# Counting electromagnetic modes in a rectangular cavity and boundary conditions

The electric field in a cubical cavity of side length $L$ with perfectly conducting walls is

$E_x = E_1 \cos(n_1 x \pi/L) \sin(n_2 y \pi/L) \sin(n_3 z \pi/L) \sin(\omega t)$ $E_y = E_2 \sin(n_1 x \pi/L) \cos(n_2 y \pi/L) \sin(n_3 z \pi/L) \sin(\omega t)$ $E_z = E_3 \sin(n_1 x \pi/L) \sin(n_2 y \pi/L) \cos(n_3 z \pi/L) \sin(\omega t)$

with $E_1 n_1 + E_2 n_2 + E_3 n_3 = 0$.

In counting the number of modes, the counting is restricted to non-negative values of $n_1$, $n_2$ and $n_3$. Is there a simple way to show that

a) any mode in which one or more of the $n_1$, $n_2$ and $n_3$ are negative, can be written as a linear combination of the modes that are included in the counting and

b) the modes that are included in the counting are all independent?

Also, is the perpendicular component of the magnetic field on the surface of a plane conductor required to be zero? The vanishing electric field in the conductor only implies that the the time derivative of the perpendicular component of the magnetic field vanishes.

a) Yes, you don't even need to look for linear combinations. By substituting either of the mode numbers by their opposite value, only signs of the quantities involving it in a sine change, which is mathematically equivalent to choosing different $\{E_i\}$ with the original $\{n_j\}$.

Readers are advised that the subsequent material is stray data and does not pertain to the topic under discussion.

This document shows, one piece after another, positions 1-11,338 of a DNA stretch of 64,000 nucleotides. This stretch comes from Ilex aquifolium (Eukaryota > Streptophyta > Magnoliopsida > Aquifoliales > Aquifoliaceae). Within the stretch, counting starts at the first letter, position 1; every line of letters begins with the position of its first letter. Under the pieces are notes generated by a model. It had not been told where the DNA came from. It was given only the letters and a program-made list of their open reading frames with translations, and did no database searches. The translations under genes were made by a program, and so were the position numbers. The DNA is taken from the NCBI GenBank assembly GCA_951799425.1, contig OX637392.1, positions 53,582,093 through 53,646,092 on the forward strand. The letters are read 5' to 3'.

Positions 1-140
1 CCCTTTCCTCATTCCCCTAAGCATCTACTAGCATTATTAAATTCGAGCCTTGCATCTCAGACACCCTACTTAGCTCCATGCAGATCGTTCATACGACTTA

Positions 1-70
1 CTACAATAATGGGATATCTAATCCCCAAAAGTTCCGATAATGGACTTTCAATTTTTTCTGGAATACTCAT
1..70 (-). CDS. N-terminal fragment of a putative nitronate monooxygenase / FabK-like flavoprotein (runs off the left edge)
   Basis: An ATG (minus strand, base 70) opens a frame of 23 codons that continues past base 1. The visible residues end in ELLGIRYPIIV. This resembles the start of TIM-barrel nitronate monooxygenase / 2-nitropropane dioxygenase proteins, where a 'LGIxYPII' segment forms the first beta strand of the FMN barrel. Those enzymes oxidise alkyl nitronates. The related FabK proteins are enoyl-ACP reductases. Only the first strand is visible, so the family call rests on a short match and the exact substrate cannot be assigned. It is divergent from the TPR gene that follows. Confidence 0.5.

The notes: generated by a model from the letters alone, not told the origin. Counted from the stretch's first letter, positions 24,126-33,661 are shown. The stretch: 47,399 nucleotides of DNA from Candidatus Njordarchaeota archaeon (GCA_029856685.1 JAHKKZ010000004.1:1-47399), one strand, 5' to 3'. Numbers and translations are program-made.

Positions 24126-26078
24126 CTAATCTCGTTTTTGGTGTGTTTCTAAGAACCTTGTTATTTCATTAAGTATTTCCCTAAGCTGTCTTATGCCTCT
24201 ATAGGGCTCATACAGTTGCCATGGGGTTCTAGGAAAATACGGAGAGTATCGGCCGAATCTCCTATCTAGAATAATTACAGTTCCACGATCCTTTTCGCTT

b) The modes are all mutually orthogonal (in terms of the $L^2$ scalar product), which automatically implies linear independence.

Finally, about the magnetic field: theoretically, the perpendicular component at a conductive wall could be constant. However, when one is looking for harmonic oscillating modes, this would correspond to zero frequency. There sure are nonzero constant solutions, e.g., a homogeneous magnetic field penetrating the whole box, but we generally are not interested in those for a variety of reasons.

Hope this helps!

I have been stymied by a related question for nearly two years. At that time I tried to draw the field of a typical unit cell for arbitrary n1, n2, and n3 and this is what I came up with: I am trying to see if this is consistent with the OP's formula, and I believe it is. Using his formula, I seem to get three orthogonal field modes for each unit cell, based on choosing either E1=0, E2=0, or E3=0. These three choices seem to correspond to the three choices for blank faces in my diagram.

This leads me to a very disturbing problem: for any unit cell, I seem to get three very unique field configurations depending on my choice of the blank face. So I expect the formula for number of modes to have a factor of 3 in it. But it doesn't. From the hyperphysics website I get the Rayleigh-Jeans formula: Why isn't there an extra factor of 3 in the formula for counting modes? I explain this more fully in my blogpost "Counting Modes".

As I write this I believe I am just now seeing the error in my analysis! I wonder if anyone else wants to point out what I have done wrong. In particular, what if anything is wrong with the picture I have drawn of the field modes?